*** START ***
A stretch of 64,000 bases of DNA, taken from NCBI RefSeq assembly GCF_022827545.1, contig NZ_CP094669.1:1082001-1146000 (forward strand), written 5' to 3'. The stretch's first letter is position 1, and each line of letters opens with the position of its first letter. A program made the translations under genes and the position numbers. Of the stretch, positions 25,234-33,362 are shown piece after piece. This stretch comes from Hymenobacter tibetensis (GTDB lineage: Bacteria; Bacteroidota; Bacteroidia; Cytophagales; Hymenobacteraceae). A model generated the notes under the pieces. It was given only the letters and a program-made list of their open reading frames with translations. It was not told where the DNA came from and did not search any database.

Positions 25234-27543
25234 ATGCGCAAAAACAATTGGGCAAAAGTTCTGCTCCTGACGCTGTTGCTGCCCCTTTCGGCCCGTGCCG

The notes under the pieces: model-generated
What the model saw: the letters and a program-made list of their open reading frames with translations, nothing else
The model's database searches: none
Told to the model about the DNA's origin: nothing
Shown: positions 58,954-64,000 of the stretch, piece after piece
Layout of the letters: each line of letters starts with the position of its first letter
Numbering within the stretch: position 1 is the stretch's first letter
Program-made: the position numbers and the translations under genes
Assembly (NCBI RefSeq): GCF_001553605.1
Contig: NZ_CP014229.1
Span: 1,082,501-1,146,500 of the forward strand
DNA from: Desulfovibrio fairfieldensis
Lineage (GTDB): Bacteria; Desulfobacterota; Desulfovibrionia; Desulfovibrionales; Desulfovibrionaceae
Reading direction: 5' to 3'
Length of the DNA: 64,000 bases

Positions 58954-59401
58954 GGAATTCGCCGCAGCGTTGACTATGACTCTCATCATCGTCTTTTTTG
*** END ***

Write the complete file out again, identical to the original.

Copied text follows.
A stretch of 64,000 bases of DNA, taken from NCBI RefSeq assembly GCF_022827545.1, contig NZ_CP094669.1:1082001-1146000 (forward strand), written 5' to 3'. The stretch's first letter is position 1, and each line of letters opens with the position of its first letter. A program made the translations under genes and the position numbers. Of the stretch, positions 25,234-33,362 are shown piece after piece. This stretch comes from Hymenobacter tibetensis (GTDB lineage: Bacteria; Bacteroidota; Bacteroidia; Cytophagales; Hymenobacteraceae). A model generated the notes under the pieces. It was given only the letters and a program-made list of their open reading frames with translations. It was not told where the DNA came from and did not search any database.

Positions 25234-27543
25234 ATGCGCAAAAACAATTGGGCAAAAGTTCTGCTCCTGACGCTGTTGCTGCCCCTTTCGGCCCGTGCCG

The notes under the pieces: model-generated
What the model saw: the letters and a program-made list of their open reading frames with translations, nothing else
The model's database searches: none
Told to the model about the DNA's origin: nothing
Shown: positions 58,954-64,000 of the stretch, piece after piece
Layout of the letters: each line of letters starts with the position of its first letter
Numbering within the stretch: position 1 is the stretch's first letter
Program-made: the position numbers and the translations under genes
Assembly (NCBI RefSeq): GCF_001553605.1
Contig: NZ_CP014229.1
Span: 1,082,501-1,146,500 of the forward strand
DNA from: Desulfovibrio fairfieldensis
Lineage (GTDB): Bacteria; Desulfobacterota; Desulfovibrionia; Desulfovibrionales; Desulfovibrionaceae
Reading direction: 5' to 3'
Length of the DNA: 64,000 bases

Positions 58954-59401
58954 GGAATTCGCCGCAGCGTTGACTATGACTCTCATCATCGTCTTTTTTG